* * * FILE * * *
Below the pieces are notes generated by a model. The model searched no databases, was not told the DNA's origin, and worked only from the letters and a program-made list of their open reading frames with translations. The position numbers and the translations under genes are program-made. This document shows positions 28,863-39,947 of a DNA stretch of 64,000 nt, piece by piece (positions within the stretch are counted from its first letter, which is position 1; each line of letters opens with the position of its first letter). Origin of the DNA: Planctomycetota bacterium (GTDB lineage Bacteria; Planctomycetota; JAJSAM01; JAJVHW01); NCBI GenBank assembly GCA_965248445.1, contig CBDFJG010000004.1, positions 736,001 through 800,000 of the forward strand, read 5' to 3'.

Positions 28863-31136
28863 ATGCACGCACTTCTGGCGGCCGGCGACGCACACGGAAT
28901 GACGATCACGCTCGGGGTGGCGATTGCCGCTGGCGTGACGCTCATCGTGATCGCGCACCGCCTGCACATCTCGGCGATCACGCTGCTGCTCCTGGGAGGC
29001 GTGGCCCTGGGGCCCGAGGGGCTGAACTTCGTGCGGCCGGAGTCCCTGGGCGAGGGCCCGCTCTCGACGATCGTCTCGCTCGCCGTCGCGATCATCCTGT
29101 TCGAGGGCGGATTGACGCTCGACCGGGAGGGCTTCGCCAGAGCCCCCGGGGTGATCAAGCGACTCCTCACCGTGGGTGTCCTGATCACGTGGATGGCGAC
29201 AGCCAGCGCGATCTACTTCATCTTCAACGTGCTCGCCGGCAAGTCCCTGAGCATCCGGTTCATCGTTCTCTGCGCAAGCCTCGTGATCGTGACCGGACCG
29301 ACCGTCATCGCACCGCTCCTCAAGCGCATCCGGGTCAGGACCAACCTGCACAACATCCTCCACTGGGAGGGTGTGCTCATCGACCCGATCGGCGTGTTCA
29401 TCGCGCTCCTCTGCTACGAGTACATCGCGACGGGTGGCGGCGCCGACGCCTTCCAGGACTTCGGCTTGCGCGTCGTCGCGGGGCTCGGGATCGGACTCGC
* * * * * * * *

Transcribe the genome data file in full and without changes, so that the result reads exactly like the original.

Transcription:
Below the pieces are notes generated by a model. The model searched no databases, was not told the DNA's origin, and worked only from the letters and a program-made list of their open reading frames with translations. The position numbers and the translations under genes are program-made. This document shows positions 28,863-39,947 of a DNA stretch of 64,000 nt, piece by piece (positions within the stretch are counted from its first letter, which is position 1; each line of letters opens with the position of its first letter). Origin of the DNA: Planctomycetota bacterium (GTDB lineage Bacteria; Planctomycetota; JAJSAM01; JAJVHW01); NCBI GenBank assembly GCA_965248445.1, contig CBDFJG010000004.1, positions 736,001 through 800,000 of the forward strand, read 5' to 3'.

Positions 28863-31136
28863 ATGCACGCACTTCTGGCGGCCGGCGACGCACACGGAAT
28901 GACGATCACGCTCGGGGTGGCGATTGCCGCTGGCGTGACGCTCATCGTGATCGCGCACCGCCTGCACATCTCGGCGATCACGCTGCTGCTCCTGGGAGGC
29001 GTGGCCCTGGGGCCCGAGGGGCTGAACTTCGTGCGGCCGGAGTCCCTGGGCGAGGGCCCGCTCTCGACGATCGTCTCGCTCGCCGTCGCGATCATCCTGT
29101 TCGAGGGCGGATTGACGCTCGACCGGGAGGGCTTCGCCAGAGCCCCCGGGGTGATCAAGCGACTCCTCACCGTGGGTGTCCTGATCACGTGGATGGCGAC
29201 AGCCAGCGCGATCTACTTCATCTTCAACGTGCTCGCCGGCAAGTCCCTGAGCATCCGGTTCATCGTTCTCTGCGCAAGCCTCGTGATCGTGACCGGACCG
29301 ACCGTCATCGCACCGCTCCTCAAGCGCATCCGGGTCAGGACCAACCTGCACAACATCCTCCACTGGGAGGGTGTGCTCATCGACCCGATCGGCGTGTTCA
29401 TCGCGCTCCTCTGCTACGAGTACATCGCGACGGGTGGCGGCGCCGACGCCTTCCAGGACTTCGGCTTGCGCGTCGTCGCGGGGCTCGGGATCGGACTCGC